Medical Units of 2 NZEF in Middle East and Italy
Move to Rest Area
Move to Rest Area
On 10 September the Division moved to a rest area on the coast to rest, train, and reform, and with it went the medical units, except 4 Field Ambulance, which returned to Maadi Camp to rejoin 4 Brigade, which was training for conversion to an armoured brigade. In the rest area the soothing music of the sea replaced the noise of the guns, and there were fewer flies. Groups from each unit went in turn for a few days' leave to Cairo or Alexandria, and on the coast the men spent much of their time swimming. With band page 221 concerts, the Kiwi Concert Party, YMCA canteens in the unit areas, and a supply of beer from the Naafi store at Burg el Arab, the men were able to spend a pleasant ten days or so.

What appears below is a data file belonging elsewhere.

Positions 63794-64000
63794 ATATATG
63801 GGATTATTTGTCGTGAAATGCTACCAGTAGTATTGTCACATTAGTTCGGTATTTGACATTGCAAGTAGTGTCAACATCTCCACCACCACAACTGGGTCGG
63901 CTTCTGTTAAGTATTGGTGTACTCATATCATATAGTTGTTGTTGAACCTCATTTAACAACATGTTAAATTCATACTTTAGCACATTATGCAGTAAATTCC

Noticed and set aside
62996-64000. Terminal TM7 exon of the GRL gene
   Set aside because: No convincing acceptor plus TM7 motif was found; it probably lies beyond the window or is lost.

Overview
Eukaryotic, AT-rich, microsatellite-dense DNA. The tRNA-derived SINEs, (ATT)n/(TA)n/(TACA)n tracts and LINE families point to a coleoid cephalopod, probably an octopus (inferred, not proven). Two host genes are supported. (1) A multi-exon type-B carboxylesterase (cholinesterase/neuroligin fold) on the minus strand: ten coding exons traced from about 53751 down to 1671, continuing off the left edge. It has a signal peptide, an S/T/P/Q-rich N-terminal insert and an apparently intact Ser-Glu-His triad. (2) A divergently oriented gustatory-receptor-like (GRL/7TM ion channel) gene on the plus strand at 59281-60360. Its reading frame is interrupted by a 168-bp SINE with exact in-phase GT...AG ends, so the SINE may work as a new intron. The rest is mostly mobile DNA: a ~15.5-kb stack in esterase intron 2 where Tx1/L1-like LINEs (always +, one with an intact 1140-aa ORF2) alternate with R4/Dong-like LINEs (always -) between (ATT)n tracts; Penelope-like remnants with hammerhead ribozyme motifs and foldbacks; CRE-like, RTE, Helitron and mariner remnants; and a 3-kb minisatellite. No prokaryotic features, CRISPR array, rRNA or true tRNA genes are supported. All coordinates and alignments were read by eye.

A month's training in the desert followed. This proved a relatively busy period for the field ambulances, for although little training was done, 5 and 6 Field Ambulances provided ADSs for the units in training and 6 Field Ambulance set up an MDS for cases of sickness from the Division.
The New Zealanders had spent a trying summer. For two and a half months they had seen almost continuous action under most difficult conditions, and after a brief respite had continued with hard training. It was not surprising that the rate of sickness was high. It seemed always to increase when units came out of the line to rest or train, and in September and October this was again the case. A wave of infective jaundice reached almost epidemic proportions and caused much concern, and the dressing stations were taxed to capacity to hold the cases that flooded back to them, 6 MDS forming almost a small desert hospital.
Through the latter part of September and early October the dressing stations were kept busy, but towards mid-October all patients were evacuated through the CCS and 6 MDS moved into reserve near the coast. It was becoming cooler, and dust-storms were a frequent, almost regular, occurrence. On one occasion rain set in. It was heavy rain with a high wind, driving right into the bivvies that remained standing and completely flooding the low-lying area on which 6 Field Ambulance was camped.